Ramnad Palace: Forgotten by all but time
Ramnad Palace: Forgotten by all but time
That palaces are purely symbols, reminding one of erstwhile glory that has crumbled over the passage of time, is apparent when you visit the 17th century Ramnad Palace
There is no tourist board in Ramanathapuram that announces the presence of the palace. Nor is it located atop a hillock or beside a lake. It is on a busy road adjacent to hardware shops and hotels. A petty shop selling everything from tea to cigarettes is in fact its next-door neighbour. The portals, however, stand tall amidst the clutter, almost touching the sky, reminding passers-by of its erstwhile glory. The pillars are strong and a deity stands poised at the top. I cross the road avoiding the vehicles that whiz past me as I try to get an uninterrupted view of the gates, only to see electrical wires criss-crossing them.
A cyclist enters the gate and he is followed by two boys still in their school uniforms. The silence inside the palatial compound is in marked contrast to the busy traffic on the roads.
The board finally announces, in Tamil, that this is the Ramalinga Vilasam. I am the only visitor. The caretaker tells me that this palace, built between the end of the 17th and early 18th centuries, has weathered many a storm – both nature’s fury as well as battles lost and won in this terrain.
Ramanad Palace is the home of the Sethupathy kings who ruled this region in the 17th century and were considered the guardians of the Sethusamudram near Rameshwaram. Pilgrims and travellers were protected by these rulers. The kings ruled parts of southern Tamilnadu for more than 300 years and it is believed that some parts of the palace complex precede even that era.
The palatial complex includes private royal rooms – the present residence where the present Sethupathy Maharaja stays with his family. Besides the many buildings, one can visit the temples and the durbar hall, which is today a museum.
Built during the era of Kizhavan Sethupathy in the 17th century, the durbar hall transports you into a visually colourful period of that era. With white pillars holding the foundation rather strong, the hall is a veritable storehouse of weapons and daggers. Walking along the dark corridors of erstwhile power, I am unable to take my eyes off the murals on the wall. Besides gods and goddesses and stories from epics and puranas, the murals depict war and peace treaties with kings and queens.
The Sethupathy kings are immortalised in the world of murals as they are shown being rewarded and honoured by the Nayaks. The Marathas, the British, the Nayaks – the tableau of paintings takes you into a world of various dynasties and stories of their flimsy friendships and power struggles. Decked in layers of costumes and bold jewellery, these rulers sit either at each other’s table for signing treaties or to forge new conspiracies. The Europeans are here, too, flattering the king and enticing them with gifts or demanding that they pay tribute to them. Eventually, it was the British who deposed of the rulers here.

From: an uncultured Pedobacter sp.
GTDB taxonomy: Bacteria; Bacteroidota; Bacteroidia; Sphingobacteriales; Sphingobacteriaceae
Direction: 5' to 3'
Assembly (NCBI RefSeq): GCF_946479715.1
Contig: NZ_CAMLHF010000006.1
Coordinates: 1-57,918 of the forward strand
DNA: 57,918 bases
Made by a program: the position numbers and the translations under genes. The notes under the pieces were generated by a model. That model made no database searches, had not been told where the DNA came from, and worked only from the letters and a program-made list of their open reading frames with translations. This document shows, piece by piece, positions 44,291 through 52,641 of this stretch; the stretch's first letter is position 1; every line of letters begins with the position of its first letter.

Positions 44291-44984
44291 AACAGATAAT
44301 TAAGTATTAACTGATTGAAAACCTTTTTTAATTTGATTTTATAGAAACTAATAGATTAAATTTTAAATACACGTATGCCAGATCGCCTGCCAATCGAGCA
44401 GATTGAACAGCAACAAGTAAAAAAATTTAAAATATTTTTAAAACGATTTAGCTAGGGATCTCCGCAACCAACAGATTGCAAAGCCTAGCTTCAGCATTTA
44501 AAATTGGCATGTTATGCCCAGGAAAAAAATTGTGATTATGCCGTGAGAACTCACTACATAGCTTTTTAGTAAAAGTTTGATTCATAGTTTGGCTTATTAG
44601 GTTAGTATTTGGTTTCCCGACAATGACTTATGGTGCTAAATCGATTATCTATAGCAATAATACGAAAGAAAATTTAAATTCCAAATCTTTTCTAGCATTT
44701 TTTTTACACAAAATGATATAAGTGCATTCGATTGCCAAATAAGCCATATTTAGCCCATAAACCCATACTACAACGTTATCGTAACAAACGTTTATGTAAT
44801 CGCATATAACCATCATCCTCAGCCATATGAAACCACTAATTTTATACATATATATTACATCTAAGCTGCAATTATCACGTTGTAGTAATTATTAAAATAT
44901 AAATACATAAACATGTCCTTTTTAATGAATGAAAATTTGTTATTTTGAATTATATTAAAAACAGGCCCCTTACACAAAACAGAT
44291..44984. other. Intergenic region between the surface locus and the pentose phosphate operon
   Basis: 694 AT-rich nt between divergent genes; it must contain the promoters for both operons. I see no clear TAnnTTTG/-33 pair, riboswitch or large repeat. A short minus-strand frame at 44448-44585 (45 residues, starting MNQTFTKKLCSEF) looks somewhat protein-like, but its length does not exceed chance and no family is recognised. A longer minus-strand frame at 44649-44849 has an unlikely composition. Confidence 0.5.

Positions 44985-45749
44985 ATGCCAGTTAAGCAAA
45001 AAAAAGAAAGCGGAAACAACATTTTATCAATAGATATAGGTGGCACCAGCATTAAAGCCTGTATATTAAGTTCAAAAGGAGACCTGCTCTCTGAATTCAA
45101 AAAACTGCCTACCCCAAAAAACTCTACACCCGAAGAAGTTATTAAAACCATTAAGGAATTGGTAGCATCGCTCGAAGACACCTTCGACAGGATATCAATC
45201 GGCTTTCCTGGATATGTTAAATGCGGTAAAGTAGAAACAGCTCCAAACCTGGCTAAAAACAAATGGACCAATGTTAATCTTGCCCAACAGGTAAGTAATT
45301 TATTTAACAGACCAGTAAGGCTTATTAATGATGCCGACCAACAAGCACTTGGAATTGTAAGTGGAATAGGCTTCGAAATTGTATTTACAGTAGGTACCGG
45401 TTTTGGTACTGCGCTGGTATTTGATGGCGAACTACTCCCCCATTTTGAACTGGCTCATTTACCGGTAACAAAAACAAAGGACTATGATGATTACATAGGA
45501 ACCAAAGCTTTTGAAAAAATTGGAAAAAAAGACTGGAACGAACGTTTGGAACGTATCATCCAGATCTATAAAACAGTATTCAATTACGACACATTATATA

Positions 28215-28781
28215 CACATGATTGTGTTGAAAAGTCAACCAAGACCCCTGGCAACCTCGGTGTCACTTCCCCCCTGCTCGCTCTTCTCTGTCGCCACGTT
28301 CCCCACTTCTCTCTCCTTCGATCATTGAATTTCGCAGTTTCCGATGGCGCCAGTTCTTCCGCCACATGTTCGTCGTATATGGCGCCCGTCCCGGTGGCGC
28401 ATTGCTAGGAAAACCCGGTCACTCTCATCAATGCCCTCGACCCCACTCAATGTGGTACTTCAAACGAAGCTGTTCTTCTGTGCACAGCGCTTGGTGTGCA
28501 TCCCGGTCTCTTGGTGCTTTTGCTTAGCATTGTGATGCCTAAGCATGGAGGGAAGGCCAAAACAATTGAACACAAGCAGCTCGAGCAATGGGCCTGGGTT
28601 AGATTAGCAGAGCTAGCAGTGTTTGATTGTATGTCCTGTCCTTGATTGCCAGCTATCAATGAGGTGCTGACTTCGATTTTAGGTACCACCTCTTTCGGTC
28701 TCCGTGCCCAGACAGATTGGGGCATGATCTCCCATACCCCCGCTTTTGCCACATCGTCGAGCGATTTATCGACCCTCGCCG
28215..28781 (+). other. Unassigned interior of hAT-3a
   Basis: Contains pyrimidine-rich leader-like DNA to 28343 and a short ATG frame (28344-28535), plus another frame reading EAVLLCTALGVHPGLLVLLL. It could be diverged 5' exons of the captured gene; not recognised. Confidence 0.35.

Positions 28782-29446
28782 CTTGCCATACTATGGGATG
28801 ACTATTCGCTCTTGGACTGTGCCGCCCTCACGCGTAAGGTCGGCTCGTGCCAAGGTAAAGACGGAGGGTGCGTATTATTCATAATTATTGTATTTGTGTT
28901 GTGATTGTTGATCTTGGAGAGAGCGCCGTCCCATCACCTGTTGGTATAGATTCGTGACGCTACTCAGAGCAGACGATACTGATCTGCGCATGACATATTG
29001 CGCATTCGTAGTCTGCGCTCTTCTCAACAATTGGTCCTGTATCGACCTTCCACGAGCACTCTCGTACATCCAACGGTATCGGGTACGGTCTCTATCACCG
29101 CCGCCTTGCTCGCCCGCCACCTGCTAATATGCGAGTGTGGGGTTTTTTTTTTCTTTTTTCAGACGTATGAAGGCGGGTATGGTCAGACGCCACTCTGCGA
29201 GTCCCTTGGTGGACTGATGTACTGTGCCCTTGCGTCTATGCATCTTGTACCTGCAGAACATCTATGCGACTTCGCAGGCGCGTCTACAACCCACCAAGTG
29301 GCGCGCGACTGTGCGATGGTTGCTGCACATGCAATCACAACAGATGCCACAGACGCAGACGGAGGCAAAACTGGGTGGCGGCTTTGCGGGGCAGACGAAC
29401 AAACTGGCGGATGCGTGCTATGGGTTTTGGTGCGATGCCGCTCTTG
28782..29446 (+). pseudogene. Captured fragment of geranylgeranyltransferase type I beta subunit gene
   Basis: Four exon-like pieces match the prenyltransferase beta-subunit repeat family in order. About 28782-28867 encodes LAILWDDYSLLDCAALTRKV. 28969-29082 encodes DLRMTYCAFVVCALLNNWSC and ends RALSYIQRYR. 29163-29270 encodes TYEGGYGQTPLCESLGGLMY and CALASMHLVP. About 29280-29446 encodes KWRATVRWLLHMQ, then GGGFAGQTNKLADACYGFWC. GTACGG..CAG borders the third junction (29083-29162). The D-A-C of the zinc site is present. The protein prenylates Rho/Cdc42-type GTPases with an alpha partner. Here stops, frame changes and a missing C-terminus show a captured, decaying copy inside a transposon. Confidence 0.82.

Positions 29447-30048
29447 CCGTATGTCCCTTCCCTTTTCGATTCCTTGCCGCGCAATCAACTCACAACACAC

Almost every inch of the palace is coated with paint – from the ceilings to the walls. The lifestyle of the era is painted here in bold strokes depicting dances, sports, bringing alive the romance of the era in the panels.
As I turn to leave, light filters through the dark corridors. Silhouettes of young schoolboys, who probably found the palace more interesting than school, appear against the pillars. I stop at the temple of Rajarajeshwari, the principal deity of the Sethupathy kings. The bells ring out loud as I am told that the idol was gifted by the Nayaks to the Sethupathys. The goddess stands watching over the palace, which has withstood many calamities over time.
The current queen lives in Chennai but her cousin and his wife live in these premises and they even run a school here. My curiosity gets to me when I hear that the royal scion Sethupathy does meet guests and I try my luck. A narrow arch adorned with a carving of the Goddess Lakshmi welcomes me into to the town. In bright blue and white paint is a blessing that says “Long Live the King.” I walk around, seeing old monuments in various stages of ruin and restoration. And that is when I see another board that has the crest of the kings and their names. The school is further away but the entire complex is filled with monuments. An old man walking along the arch shows me around but I hear that the royal patrons are away in Madurai for the day.
The world inside these gates and arches is a far cry from the chaos outside it. Stately and poised, they stand in regal splendour taking one into the bygone days of the past. Palaces are purely symbols, reminding one of erstwhile glory that has crumbled over the passage of time. Yet they stand there to tell you their story – if one is willing to listen.
Ramanathapuram is less than 60 km from Rameshwaram and is well connected by road and rail from Chennai, Pondicherry and other cities. The palace is in the heart of the town and remains open from 10 am to 5 pm with Friday being a holiday.
By Lakshmi Sharath